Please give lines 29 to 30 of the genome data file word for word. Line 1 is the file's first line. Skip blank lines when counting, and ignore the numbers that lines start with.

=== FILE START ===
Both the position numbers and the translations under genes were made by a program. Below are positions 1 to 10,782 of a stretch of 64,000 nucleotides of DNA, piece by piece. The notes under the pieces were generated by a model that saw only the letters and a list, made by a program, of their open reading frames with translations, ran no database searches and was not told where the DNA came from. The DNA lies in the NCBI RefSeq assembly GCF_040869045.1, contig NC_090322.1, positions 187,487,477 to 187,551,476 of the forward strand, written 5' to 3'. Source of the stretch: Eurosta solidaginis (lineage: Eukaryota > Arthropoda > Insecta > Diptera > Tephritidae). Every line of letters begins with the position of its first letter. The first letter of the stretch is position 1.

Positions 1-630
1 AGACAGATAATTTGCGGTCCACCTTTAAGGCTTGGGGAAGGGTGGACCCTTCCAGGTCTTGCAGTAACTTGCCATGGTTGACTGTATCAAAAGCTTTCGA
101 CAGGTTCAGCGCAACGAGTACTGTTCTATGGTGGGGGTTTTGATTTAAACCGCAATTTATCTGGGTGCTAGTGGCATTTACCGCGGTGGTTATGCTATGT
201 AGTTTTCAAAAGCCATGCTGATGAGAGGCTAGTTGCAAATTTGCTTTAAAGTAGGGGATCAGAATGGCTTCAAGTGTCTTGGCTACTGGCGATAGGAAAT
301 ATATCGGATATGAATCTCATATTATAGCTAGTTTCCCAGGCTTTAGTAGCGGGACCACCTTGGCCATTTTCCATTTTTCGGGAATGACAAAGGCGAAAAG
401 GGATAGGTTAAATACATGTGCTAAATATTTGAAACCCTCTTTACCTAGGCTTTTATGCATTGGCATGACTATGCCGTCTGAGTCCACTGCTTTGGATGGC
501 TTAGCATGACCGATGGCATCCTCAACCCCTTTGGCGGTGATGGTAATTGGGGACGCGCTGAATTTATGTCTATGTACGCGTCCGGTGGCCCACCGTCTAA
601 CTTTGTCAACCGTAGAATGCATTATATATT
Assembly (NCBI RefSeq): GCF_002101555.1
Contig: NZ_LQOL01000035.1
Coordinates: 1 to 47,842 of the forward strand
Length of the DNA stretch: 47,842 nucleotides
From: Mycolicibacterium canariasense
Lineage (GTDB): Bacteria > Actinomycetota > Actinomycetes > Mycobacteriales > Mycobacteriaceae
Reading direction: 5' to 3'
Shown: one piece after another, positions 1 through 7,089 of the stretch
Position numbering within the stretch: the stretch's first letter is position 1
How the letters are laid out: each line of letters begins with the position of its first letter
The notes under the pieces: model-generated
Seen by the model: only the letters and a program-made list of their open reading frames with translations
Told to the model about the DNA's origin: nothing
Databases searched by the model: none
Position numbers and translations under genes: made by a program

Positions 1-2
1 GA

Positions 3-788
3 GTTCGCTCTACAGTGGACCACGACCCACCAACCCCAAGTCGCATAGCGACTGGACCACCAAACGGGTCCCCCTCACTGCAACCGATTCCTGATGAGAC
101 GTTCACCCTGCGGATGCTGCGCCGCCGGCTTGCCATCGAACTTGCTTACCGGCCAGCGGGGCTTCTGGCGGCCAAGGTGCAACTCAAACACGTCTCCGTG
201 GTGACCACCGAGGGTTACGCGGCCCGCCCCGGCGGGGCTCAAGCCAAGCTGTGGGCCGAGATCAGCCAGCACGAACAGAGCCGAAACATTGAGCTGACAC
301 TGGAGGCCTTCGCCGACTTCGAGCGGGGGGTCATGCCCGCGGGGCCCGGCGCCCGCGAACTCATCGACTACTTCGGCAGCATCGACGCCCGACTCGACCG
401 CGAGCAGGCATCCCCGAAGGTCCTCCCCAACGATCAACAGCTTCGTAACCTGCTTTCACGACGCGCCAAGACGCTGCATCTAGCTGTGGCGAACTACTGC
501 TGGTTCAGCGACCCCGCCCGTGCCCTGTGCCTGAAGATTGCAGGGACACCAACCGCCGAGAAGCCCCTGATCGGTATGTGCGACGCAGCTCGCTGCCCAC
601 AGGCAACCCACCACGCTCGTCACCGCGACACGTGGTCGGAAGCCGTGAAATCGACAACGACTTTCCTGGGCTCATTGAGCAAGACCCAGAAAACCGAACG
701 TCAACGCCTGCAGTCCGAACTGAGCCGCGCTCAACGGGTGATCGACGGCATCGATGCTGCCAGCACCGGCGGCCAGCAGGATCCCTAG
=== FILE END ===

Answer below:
101 GTTCACCCTGCGGATGCTGCGCCGCCGGCTTGCCATCGAACTTGCTTACCGGCCAGCGGGGCTTCTGGCGGCCAAGGTGCAACTCAAACACGTCTCCGTG
201 GTGACCACCGAGGGTTACGCGGCCCGCCCCGGCGGGGCTCAAGCCAAGCTGTGGGCCGAGATCAGCCAGCACGAACAGAGCCGAAACATTGAGCTGACAC